FOR IMMEDIATE RELEASE
August 3, 2005 FOR MORE INFORMATION
Mark S. Zaid, Esq.
(202) 454-2809 (w)RICHMOND, VIRGINA –
FOURTH CIRCUIT COURT OF APPEALS AFFIRMS DISMISSAL OF FORMER AFRICAN AMERICAN CIA CASE OFFICER’S LAWSUITNational Security Concerns Sway Court To Nullify EEO Protections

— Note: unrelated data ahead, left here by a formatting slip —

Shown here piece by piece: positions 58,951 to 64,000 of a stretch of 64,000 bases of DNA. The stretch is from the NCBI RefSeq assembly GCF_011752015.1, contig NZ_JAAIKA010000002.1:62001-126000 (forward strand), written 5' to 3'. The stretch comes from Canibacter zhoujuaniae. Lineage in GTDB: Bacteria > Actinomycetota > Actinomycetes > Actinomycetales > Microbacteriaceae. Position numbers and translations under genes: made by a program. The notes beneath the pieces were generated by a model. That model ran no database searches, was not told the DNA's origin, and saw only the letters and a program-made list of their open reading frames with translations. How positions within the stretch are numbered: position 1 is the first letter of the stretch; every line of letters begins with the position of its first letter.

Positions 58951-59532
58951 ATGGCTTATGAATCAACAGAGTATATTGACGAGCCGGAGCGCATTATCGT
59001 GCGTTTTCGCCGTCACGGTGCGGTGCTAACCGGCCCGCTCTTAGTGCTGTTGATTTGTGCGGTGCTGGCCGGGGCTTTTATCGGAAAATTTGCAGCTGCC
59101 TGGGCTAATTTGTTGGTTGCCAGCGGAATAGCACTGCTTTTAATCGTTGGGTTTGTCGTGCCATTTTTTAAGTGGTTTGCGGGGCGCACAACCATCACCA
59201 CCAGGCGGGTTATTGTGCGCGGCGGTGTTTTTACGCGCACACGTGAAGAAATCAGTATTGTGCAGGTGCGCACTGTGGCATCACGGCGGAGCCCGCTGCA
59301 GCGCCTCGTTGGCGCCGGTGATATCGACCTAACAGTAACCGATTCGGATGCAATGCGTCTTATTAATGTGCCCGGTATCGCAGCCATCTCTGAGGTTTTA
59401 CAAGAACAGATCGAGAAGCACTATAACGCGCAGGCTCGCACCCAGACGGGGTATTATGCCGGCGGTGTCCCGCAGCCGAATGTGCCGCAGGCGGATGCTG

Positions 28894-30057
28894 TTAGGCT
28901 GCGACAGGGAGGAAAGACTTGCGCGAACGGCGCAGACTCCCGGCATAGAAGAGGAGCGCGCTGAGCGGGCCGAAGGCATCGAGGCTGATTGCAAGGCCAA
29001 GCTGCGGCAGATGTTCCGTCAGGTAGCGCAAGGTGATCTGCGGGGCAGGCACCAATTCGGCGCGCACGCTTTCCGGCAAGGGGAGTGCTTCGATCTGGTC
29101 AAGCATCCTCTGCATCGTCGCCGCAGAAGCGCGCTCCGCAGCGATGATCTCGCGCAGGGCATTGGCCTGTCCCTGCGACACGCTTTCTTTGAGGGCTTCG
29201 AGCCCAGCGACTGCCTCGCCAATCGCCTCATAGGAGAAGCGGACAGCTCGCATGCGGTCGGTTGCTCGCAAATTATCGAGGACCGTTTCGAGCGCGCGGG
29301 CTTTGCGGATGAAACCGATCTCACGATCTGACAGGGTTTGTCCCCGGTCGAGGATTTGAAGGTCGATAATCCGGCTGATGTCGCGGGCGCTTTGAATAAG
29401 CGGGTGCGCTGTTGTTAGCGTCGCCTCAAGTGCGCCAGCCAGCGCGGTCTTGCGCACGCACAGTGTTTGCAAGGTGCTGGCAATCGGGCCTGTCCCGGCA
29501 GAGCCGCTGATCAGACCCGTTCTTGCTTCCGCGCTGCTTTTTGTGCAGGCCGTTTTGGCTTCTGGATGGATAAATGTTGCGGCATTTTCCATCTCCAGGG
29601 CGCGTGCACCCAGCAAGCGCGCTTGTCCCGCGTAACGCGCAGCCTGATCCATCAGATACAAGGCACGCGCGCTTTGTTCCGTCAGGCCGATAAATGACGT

WASHINGTON, D.C. –